Another issue is that with the short focal length, the stars will be so small that the focus metrics will likely not work.

I have a manual focus 16 mm Rokinon lens that I have used to shoot widefield nighttime images. One of the reasons that I bought it was because it has an accurate infinity mark on the focus ring. I adjusted the focus on the infinity mark and taped the focus ring in place so that it could not accidentally shift. I was able to shoot 1300 20 second images of the Milky Way rising and setting over nearly an entire night. The camera was mounted on a vixen Polarie camera mount. The Polarie is usually polar-aligned, but I oriented it horizontally and let it pan across the southern horizon.

Thank you Rick. I see your point and appreciate your tip regarding the 16mm Rokinon lens. I can consider that lens as well. However, I remember  my 35mm Rokinon, despite having the infinity mark like yours, requiring several  focus adjustments through the night. Not having to deal with focusing the lens is great but I hate bloated stars.

Clear skies

Sedat

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If you can drive your lens when the switch is in the manual focus position, then the lens is not typical. Usually the MF position disengages the motors so you can easily move the focus ring manually and so the camera will not be able to adjust the focus when you take a picture.

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It is this lens. A friend of mine is able to operate his 24-105L f/4 lens in MF mode. So, I understand this is a hit or miss...  or maybe Canon updated their SDK to allow this, I don't know. Today I will receive a friends 10-24mm Nikkor lens. I will give it a try anf share the result here.

 

Clear skies

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in 2015 I put together a lens focusing system for my Moravian 16200 and Atik 460EX cameras. If my Nikkor lense trials fail I will revert to that system. Here are some photos of the system.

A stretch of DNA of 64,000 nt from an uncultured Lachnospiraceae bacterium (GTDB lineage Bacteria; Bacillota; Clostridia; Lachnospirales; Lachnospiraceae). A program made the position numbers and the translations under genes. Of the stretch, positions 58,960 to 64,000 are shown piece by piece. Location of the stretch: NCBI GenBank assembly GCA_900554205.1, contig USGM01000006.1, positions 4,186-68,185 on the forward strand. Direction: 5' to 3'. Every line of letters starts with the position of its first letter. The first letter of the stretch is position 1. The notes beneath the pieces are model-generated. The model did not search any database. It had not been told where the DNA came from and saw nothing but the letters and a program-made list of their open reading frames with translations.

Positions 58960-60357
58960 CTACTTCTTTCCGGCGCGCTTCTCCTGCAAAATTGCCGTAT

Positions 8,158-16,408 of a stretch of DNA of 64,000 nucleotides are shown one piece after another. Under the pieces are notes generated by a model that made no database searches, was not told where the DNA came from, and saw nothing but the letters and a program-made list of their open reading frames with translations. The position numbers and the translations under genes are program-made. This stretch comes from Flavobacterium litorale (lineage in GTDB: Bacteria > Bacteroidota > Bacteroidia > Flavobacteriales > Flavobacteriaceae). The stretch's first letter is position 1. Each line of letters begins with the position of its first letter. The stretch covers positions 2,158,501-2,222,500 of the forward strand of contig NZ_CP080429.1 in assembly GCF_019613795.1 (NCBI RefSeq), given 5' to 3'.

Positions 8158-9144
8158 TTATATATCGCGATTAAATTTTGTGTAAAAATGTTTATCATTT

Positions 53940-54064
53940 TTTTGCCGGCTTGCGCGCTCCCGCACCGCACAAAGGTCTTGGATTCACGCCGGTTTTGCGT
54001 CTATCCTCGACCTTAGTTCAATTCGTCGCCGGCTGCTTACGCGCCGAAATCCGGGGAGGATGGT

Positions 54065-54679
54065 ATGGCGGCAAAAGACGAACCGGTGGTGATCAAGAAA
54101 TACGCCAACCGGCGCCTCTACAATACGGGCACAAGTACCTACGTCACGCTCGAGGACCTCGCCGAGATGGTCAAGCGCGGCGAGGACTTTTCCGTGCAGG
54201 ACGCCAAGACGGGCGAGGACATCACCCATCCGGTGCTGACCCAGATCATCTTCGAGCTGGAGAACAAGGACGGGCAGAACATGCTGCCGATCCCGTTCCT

IMG_1264.jpg

IMG_1265.jpg

IMG_1410.jpg

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On 6/30/2020 at 11:29 AM, bilgebay said:

It is this lens. A friend of mine is able to operate his 24-105L f/4 lens in MF mode. So, I understand this is a hit or miss...  or maybe Canon updated their SDK to allow this, I don't know. Today I will receive a friends 10-24mm Nikkor lens. I will give it a try anf share the result here.

 

Clear skies

 

I can confirm that Nikkor 10-24mm lens is not letting me have focus control via BYN at any setting. Ascom control via my belt drive seems to be the safest option.

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I stand corrected. It appears Nikon's Camera Control Pro is able to control every aspect of this lens except for the zoom function.. In live view mode you can focus the lens by selecting AF-S mode then you switch back to MF and proceed with the captuure via BYN. This way lens remains focused and AF is not activated during shooting. During all this, the switch on the lens remains at M/A position.This is a real game changer for me.

Screen Shot 2020-07-04 at 2.19.39 PM.jpg

Screen Shot 2020-07-04 at 2.19.56 PM.jpg

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I fully understand the difficulties involved without proper support from the camera manufacturers. I'm not very experienced with BYN but BYE does a great job and it was my main capture tool for many years until I switched to CCD imaging. Maybe there are some other members who already discovered this trick for focusing the lens. Thanks to this method, not accessing the lens focus controls via BYN is not a show stopper for me. Yes, it's an extra step but not that much... 

Thank you for the great software and your excellent support as always.

Clear skies